paul digresses to us about the minute details of his thoughts and memories, of aspects of his life in that typical, tangential, signature nicholson baker way. but what's more, he reveals a gentle heart, an emotional depth that hasn't been apparent in the other baker novels that i have read, including its predecessor. and that's what really made the book surpass my expectations. and it felt like paul chowder had opened up to me, in a way he never had before, and that it was okay for him to try to take those rare moments of happiness for himself. and i could hear the smile in nicholson baker's writing voice and for a while, i smiled too.

i guess i need to read it again. :)

update one:

it's also likely you'll want to check this out after reading the book: http://youtu.be/sPf5GZYzhJk

update two:

and now i'm crushing hard on nicholson baker. this is an amazing interview: http://www.theparisreview.org/interviews/6097/the-art-of-fiction-no-212-nicholson-baker

and as it turns out, he wrote some protest songs and recorded them when he was working on this book. you can hear them at this new yorker link: http://www.newyorker.com/online/blogs/culture/2012/10/four-protest-songs.html


The Silver Stallion

The Silver Stallion - James Branch Cabell as my compulsive consumption of cabell continues (this has been in my purse a month now and this is my third re-read), i have been alerted to the fact that i am reading these books "out of order" though it hardly seems to matter. i will say that it seems the more you read cabell, the more intertextualities you recognize as you come upon them. i discovered the paternity of dame lisa, jurgen's wife in reading the silver stallion, which added a certain piquancy. my beloved jurgen also make appearances here: as a child, then a youth, then the jurgen that bewitched me but he is by no means a main character. this book is about heroes not poet/pawnbrokers. these include jurgen's father coth of the rocks, and the other eight heroes who made up the fellowship of the silver stallion under their tenth member and leader, the count dom manuel, redeemer of poictesme (cabell's fictionalized medieval french demesne) who saved it from the pagan north men.

the action of this pseudo-history novel occurs when, one fine day, dom manuel disappears and nobody knows where or how he left. the only two that claim to have seen him go are children, and each relate incredible stories of a supernatural departure. dom manuel's wife and her counselors (among them horvendile, the author's interlocutor) call the silver stallion together, only to disband the fellowship and set about fashioning a puritanical christian cult around the lost hero, to smooth out and reinvent his reputation, to make him now a spiritual redeemer that will return a la king arthur, in the hour of poictesme's need. cabell's interest in the autumn years rears its head again here, in choosing to tell the tales of the last adventures of these heroes' careers, these men who knew a different version of the man who disappeared, while he examines what makes a hero, and reminds us how easy it is to put pretty words around previously inappropriate deeds. everyone can be redeemed, in time. and so too, can they be forgotten with just a few more grains of sand.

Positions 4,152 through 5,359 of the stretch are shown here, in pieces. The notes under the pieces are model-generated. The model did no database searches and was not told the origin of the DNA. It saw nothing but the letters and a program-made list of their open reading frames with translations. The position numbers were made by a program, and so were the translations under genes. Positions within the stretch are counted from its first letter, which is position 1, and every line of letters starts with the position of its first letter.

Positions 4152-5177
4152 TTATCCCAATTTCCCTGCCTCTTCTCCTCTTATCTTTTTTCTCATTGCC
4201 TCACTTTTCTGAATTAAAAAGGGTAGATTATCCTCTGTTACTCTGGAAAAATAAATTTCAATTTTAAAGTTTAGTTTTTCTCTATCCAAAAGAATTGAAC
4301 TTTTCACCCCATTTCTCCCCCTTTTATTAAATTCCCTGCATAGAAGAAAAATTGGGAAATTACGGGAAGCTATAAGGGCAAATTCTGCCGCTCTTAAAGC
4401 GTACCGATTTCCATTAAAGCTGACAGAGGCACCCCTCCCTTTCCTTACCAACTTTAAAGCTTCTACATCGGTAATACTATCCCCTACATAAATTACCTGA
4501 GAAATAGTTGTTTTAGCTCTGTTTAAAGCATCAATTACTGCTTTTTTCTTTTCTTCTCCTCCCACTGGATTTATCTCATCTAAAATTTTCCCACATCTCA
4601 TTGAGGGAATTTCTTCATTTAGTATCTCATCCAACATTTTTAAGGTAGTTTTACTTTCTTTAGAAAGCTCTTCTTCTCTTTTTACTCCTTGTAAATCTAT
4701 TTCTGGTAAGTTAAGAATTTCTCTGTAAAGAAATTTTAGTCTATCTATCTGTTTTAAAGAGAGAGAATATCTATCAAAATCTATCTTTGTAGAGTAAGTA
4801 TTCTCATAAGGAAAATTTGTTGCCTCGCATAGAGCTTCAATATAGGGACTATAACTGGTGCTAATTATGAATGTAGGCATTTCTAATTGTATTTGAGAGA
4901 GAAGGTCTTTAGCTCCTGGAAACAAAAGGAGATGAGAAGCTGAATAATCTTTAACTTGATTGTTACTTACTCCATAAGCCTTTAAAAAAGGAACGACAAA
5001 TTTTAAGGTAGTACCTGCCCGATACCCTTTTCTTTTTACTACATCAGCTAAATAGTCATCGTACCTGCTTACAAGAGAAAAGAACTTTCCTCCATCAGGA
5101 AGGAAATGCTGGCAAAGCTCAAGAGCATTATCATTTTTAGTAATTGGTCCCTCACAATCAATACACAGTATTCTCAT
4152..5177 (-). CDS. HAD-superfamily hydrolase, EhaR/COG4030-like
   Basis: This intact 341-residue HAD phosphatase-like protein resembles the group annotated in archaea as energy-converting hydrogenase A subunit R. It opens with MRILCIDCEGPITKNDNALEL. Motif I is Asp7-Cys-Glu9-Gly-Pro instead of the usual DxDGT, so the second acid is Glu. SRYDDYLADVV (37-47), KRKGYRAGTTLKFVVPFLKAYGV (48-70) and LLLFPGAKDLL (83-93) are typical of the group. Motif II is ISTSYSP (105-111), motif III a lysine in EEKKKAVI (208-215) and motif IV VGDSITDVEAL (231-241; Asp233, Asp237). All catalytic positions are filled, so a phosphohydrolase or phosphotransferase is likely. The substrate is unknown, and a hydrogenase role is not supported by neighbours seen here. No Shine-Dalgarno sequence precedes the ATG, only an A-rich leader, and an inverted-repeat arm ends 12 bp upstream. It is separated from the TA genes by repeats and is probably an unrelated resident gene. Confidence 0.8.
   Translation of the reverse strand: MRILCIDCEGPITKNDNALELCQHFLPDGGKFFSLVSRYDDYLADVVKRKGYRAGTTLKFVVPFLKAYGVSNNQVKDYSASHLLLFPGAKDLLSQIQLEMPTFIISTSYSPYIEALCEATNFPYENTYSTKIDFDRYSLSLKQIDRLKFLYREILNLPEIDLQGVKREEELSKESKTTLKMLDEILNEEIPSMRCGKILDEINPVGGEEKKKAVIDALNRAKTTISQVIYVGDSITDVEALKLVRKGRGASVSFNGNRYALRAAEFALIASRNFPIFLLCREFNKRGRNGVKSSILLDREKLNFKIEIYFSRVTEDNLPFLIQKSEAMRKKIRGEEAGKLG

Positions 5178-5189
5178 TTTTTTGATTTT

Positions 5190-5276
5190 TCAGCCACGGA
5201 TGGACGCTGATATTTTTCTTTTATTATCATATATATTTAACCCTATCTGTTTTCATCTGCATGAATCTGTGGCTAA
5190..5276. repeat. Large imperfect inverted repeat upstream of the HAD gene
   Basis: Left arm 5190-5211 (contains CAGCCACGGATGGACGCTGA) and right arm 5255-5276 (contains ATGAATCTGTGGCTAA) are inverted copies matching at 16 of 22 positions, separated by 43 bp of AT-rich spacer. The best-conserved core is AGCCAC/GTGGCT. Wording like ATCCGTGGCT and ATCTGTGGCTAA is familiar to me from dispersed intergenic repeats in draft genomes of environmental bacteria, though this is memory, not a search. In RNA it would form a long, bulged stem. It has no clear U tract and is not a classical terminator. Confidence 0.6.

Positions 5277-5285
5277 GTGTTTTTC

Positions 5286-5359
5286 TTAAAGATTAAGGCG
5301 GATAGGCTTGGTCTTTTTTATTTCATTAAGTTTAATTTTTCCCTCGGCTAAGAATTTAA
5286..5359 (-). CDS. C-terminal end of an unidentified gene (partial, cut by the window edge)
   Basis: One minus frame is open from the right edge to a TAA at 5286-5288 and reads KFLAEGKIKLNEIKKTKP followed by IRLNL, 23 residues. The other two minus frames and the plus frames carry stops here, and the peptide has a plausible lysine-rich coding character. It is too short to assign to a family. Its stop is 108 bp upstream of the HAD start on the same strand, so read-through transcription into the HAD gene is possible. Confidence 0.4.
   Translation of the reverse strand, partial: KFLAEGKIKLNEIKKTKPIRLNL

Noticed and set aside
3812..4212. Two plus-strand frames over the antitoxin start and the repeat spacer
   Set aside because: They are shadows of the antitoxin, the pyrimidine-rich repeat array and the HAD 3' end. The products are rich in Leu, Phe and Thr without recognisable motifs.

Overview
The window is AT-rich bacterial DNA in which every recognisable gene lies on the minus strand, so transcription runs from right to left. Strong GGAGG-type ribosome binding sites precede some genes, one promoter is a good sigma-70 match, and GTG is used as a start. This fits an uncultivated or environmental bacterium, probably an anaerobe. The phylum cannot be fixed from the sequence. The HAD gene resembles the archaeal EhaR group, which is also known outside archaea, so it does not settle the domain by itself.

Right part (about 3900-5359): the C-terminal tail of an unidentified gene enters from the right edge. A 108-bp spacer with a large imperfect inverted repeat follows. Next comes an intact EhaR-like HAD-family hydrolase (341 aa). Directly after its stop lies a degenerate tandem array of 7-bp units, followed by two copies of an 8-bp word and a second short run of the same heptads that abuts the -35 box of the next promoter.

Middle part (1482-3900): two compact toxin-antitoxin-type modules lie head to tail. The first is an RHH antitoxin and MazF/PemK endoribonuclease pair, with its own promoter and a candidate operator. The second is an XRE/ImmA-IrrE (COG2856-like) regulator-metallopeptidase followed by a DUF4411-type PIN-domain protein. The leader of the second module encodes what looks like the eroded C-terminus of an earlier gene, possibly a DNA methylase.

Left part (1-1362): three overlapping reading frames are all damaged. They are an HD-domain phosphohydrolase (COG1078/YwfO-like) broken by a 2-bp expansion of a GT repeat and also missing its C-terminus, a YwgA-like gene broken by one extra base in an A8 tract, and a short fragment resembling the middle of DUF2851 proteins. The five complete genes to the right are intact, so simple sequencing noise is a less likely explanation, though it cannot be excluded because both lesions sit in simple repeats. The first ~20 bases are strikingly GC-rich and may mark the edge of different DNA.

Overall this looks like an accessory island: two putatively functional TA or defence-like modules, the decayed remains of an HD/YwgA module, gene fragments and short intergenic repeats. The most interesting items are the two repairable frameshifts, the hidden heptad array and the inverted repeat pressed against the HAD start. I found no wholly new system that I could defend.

the silver stallion is perhaps not quite as ribald as jurgen but there are romantical shenanigans aplenty. these heroes really know how to woo a dame. but seeing as there are so many of them and just one jurgen, the effect is rather less concentrated. the quotes i've selected to showcase here highlight cabell's interest in love. he embraces it while he denounces it and he seems to recognize it in all its incarnations. the first comes from the story ninzian, the most devoutly rigorous of all dom manuel's former allies after his wife founds out his terrible secret. and the other is one of the cantankerous coth of the rocks softer moments (i can think of only one other, actually, just after this) these are poignant moments but mostly cabell is fun and cabell is witty even if cabell is wise. i wish i could have taken a turn around the maypole with him. :)


"No, Ninzian, I simply cannot stand having a husband who walks like a bird and is liable to be detected the next time it rains. It would be on my mind day and night, and people would say all sorts of things. No, Ninzian, it is quite out of the question, and you must go back to hell. I will get your things together at once, and I leave it to your conscience if, after the way I have worked and slaved for you, you had the right to play this wrong and treachery upon me."